Click here to listen to the interview.
While this was not the first time I’ve told the story – starting from why I created an App Club for 4th-7th graders to build WishToList, and how that evolved into teaching an elective on programming (using the Alice system designed at Carnegie-Mellon) at The Cushman Middle School, which lead to building Blindfold Racer, and why an app like Blindfold Racer is a great example of a STEM/STEAM lesson.
Almost all of my experience with Blindfold Racer gamers has been watching people play it, and then listening to their comments. This was one of the first times I talked with people who didn’t know me at all, and they told me how much they enjoyed the game that the students & I built. It’s very rewarding to hear how our efforts are touching people.
What I’ve started to notice is that a community – albeit small – is forming around the game. At the beginning, it was a handful of students at the grade school. We ran the app club for about 9 months, so between students who participated from the beginning to those that would join for just 6 weeks, we had about 15 students contribute their ideas. Then we got more ideas from teens at the Lighthouse for the Blind Miami, and Lighthouse Broward – about 10 more people. Some more suggestions came from 5 high school students (who volunteer at the Lighthouse). Then we got feedback from some visually impaired veterans at the VA Med Center, which added a few more people.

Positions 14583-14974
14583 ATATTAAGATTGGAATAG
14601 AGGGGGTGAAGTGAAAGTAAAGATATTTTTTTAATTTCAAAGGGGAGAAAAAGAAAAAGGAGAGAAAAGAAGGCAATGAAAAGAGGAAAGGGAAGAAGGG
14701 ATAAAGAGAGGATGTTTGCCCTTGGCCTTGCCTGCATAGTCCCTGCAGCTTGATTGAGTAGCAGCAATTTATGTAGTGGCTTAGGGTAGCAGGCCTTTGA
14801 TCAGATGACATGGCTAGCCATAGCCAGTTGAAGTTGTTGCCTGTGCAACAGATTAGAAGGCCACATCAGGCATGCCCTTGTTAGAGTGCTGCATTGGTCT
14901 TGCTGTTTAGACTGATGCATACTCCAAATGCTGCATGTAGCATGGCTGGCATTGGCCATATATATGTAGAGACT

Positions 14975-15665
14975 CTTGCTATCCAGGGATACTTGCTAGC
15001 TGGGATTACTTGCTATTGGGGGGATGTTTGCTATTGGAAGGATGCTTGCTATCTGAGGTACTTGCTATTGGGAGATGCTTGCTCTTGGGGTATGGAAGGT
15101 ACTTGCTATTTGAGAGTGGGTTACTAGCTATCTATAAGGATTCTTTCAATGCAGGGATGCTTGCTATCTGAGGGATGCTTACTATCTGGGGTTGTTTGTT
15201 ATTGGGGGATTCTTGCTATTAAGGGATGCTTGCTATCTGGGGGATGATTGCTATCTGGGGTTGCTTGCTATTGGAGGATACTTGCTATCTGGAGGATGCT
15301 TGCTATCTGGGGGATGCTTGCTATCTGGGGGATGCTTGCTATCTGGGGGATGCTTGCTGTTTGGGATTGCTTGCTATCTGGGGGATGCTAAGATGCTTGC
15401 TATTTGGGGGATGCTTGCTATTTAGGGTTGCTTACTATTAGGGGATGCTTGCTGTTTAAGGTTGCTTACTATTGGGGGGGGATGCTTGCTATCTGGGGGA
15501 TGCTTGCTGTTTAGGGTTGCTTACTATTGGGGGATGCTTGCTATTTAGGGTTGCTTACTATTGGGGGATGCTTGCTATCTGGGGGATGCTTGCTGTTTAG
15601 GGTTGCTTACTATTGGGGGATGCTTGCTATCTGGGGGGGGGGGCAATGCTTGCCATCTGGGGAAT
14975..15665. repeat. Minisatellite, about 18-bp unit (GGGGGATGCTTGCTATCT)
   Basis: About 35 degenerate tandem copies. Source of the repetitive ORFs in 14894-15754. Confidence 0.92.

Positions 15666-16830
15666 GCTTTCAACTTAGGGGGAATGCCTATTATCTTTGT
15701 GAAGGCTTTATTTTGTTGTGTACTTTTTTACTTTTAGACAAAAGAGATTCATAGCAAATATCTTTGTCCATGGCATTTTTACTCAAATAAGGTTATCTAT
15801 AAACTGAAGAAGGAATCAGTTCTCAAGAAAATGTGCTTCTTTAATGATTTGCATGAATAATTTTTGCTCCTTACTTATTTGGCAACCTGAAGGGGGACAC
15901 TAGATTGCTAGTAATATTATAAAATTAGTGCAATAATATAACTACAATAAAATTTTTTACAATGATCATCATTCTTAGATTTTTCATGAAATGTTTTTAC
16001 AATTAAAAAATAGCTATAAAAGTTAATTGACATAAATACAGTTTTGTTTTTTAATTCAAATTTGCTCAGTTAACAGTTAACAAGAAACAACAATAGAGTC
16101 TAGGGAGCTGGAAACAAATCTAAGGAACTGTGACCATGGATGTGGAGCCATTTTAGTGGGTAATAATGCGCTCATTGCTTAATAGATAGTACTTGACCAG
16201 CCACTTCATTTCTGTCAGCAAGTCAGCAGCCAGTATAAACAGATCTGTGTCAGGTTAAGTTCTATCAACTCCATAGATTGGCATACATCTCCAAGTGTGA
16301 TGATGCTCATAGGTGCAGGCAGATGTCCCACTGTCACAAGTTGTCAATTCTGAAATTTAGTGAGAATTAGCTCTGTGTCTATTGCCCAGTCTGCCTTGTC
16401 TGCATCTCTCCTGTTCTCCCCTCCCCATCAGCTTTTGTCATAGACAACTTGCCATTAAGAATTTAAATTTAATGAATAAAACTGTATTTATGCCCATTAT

I taught a STEM class on how we built the app to 4th to 8th grades at The Cushman School, and another 10 or so students came up with ideas for new levels. Each sighted adult I tested it prior to the official with had a suggestion (about 10), so prior to its launch, about 50 people contributed their creativity.
Since its debut on AppleVis, I’ve received comments or lengthy emails from another 15 visually impaired gamers, so that means Blindfold Racer is built on combined effort of 65 contributors.
Going forward, I hope to get at least one good suggestion from each new player.